Q: What do you see as the most important ingredients in being able to rebound from adversity, and did you use those lessons in your own life?
A: My book is basically about resilience, which is the ability to overcome hardship and even benefit from it. Most of us have some innate resilience, and just about everybody can build more. Here are a few pragmatic things nearly everybody can do to become a better “Rebounder:”
Start by knowing that hardship often presents terrific learning opportunities. Hardship sucks, but while in the midst of it, have the presence of mind to realize that it may make you stronger and help in other important ways in the future. Remain as open as possible to the vital learnable things that present themselves during bouts of adversity.
When something goes wrong, try to take the emotion out of it, focus on your contribution to the setback, and figure out what you might do better next time. We all feel tempted to blame others and make excuses when there’s a problem, but we don’t usually learn anything that way.
Be willing to change your mind when new information gives you a good reason to do so. “Wallowers,” as I call them, often remain stuck because they spend too much effort trying to validate their biases and preexisting views. Rebounders get better through setbacks because they identify bad ideas and discard them.
Rebounders are usually passionate about what they do, but they realize at some point that passion isn’t enough. You also need drive and sometimes, humility. A sense of humor helps too.
When you begin to learn intuitively that failures and setbacks can be enormously instructive, you fear them less and you become more comfortable taking risks.
I gained many personal insights from researching this book and learning about the Rebounders I profiled. Among other things, I now take a kind of pride in my own screw-ups and misfortunes. I’ve learned that the poise and grace I’m able to muster in lousy circumstances may end up contributing more to my ultimate accomplishments than the usual things we think account for success.
Q: How did you pick the people to highlight in the book?
A: It’s an eclectic group of people ranging from Thomas Edison to Vanguard founder Jack Bogle to the great baseball manager Joe Torre to musician Lucinda Williams. These were all people I knew had failed or struggled in some serious way before becoming successful. I felt personally interested in their work and their stories. And other than Edison, they all agreed to talk with me in detail about the struggles in their lives. There were other people I would have liked to profile, who didn’t want to tell me about their setbacks. The fashion designer Michael Kors is one example.
Q: What advice would you give someone to avoid becoming what you call a "wallower"?
A: Most importantly, resist the urge to blame others when something goes wrong—even if it’s not your fault. We learn way more from examining our own behavior than we do from criticizing others. Challenge your own thinking from time to time and invite others to challenge it as well. If something isn’t working out, ask what you could do differently to get a better outcome. Anticipate what might go wrong instead of assuming everything will go the way you want. And don’t whine about unfairness when something goes wrong. Rebounders have a powerful belief in their own ability to succeed, but that’s usually because of their determination to overcome any obstacle—not because they think they deserve to succeed.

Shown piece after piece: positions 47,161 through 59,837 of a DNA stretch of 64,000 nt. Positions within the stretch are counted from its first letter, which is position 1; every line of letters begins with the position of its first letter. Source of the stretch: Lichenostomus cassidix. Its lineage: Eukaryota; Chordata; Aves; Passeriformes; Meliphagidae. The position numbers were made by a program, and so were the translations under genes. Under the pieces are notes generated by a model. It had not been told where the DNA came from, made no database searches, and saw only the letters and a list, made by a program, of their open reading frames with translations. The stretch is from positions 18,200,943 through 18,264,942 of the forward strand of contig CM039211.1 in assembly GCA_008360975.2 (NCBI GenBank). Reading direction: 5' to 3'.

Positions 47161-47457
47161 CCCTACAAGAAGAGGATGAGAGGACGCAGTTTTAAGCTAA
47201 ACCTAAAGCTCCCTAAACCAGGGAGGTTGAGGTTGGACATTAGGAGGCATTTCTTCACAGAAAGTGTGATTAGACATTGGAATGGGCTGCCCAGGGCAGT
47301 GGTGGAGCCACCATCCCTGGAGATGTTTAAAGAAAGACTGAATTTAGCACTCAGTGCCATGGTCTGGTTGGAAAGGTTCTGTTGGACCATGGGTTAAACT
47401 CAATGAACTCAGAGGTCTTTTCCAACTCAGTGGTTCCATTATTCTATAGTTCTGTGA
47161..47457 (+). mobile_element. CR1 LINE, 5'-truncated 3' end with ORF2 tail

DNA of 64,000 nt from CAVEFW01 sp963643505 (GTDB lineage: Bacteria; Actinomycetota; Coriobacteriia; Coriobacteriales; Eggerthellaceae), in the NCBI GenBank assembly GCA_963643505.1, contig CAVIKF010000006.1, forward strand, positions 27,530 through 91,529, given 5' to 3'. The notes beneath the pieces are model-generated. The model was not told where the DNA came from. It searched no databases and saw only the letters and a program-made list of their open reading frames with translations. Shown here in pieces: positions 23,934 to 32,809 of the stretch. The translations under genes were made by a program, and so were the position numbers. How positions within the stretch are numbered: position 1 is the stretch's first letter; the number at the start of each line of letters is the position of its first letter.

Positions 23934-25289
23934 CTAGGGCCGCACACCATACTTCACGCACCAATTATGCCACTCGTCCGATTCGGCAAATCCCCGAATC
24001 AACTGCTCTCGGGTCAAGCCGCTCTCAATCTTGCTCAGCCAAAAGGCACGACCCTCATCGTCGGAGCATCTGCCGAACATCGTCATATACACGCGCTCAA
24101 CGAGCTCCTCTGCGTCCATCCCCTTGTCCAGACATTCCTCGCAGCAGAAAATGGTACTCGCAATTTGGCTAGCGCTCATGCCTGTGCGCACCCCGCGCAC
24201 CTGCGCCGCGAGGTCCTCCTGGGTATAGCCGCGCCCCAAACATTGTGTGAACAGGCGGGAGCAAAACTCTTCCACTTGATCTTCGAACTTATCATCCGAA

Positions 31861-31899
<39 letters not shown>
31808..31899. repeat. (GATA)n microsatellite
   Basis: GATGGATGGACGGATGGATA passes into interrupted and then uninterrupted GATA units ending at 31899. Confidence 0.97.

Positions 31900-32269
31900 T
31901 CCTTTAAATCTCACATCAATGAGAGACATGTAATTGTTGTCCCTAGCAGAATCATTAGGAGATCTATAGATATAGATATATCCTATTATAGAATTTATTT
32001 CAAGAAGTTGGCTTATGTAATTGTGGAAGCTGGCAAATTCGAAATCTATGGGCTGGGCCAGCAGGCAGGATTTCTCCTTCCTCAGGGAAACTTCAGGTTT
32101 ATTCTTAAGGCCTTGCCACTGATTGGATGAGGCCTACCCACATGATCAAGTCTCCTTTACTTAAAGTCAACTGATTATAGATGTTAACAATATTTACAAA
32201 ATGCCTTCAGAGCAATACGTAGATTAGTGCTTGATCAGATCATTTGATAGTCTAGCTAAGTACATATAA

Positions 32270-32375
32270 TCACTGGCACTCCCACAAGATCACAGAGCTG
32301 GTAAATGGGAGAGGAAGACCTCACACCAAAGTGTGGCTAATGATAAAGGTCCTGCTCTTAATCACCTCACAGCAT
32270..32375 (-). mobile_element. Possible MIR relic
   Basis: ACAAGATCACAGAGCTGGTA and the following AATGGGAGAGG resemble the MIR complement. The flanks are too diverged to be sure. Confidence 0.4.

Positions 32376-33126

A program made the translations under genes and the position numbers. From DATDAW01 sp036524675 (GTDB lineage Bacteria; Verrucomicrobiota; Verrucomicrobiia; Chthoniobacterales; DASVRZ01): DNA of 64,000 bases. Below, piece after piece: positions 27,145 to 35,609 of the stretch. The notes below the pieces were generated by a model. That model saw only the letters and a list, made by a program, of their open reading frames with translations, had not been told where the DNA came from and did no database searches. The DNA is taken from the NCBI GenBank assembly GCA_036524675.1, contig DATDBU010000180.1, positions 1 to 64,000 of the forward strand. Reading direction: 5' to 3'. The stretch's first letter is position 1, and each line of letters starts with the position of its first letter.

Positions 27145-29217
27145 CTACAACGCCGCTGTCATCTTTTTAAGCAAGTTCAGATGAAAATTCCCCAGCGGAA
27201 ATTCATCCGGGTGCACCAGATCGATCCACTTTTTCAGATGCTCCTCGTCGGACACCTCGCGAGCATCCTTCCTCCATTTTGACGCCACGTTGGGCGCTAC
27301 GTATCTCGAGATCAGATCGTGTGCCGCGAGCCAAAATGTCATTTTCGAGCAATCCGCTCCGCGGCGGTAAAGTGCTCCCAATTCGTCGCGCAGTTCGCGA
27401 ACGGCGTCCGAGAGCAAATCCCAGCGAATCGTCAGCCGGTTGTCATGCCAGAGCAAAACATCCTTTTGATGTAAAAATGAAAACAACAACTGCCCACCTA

Q: Your first book, Bury Us Upside Down, was about the Vietnam War's top-secret Misty pilots. Do you think recent U.S. administrations have applied lessons from the Vietnam War to the wars in Iraq and Afghanistan? Why or why not?
A: They’ve learned some of those lessons and forgotten others. The many drone attacks on supposed terrorists in the tribal areas of Pakistan are an effort to deny the enemy “sanctuary,” which is something American forces failed to do during the Vietnam war. The ability of communist forces fighting in Vietnam to retreat to Cambodia, where they were generally safe from attack, was a major U.S. vulnerability. So that’s one lesson still learned. On the other hand, the sketchy justifications for the second Iraq war and our long involvement in Afghanistan seem to be at odds with the idea of only committing troops when there’s strong public support for military action.
Finally, there may be some lessons from Vietnam that are no longer appropriate and need to be unlearned. The concept of overwhelming force--rather than the incremental actions that made Vietnam such a quagmire--may still be fitting for traditional conflicts between nations. But it may not be helpful against the kind of dispersed, stateless enemy that today’s terrorists represent. It seems like policymakers are still grappling with the right approach to that challenge.
Q: What are you working on now?
A: A book on the American tradition of “rugged individualism,” which is much more popular in concept than it is common in practice. We seem to be at a point in American history characterized by a national embrace of individualism, coupled with a widespread rejection of government and other institutions. Yet Americans have never been more dependent on the institutions many of them reject in principle. I hope to explore this paradox while laying out some practical ways everybody can become more self-reliant, because I think that’s a quality we’re all likely to need in the future.
Plus, I write every day about the up-and-down economy and the changing nature of prosperity, as a business writer for U.S. News.
Q: Anything else we should know?
A: Almost nothing feels better than bouncing back from a setback and becoming better than before. People who have this ability belong to a kind of special club. But membership is open to anybody who struggles and fails with dignity.
Interview with Deborah Kalb.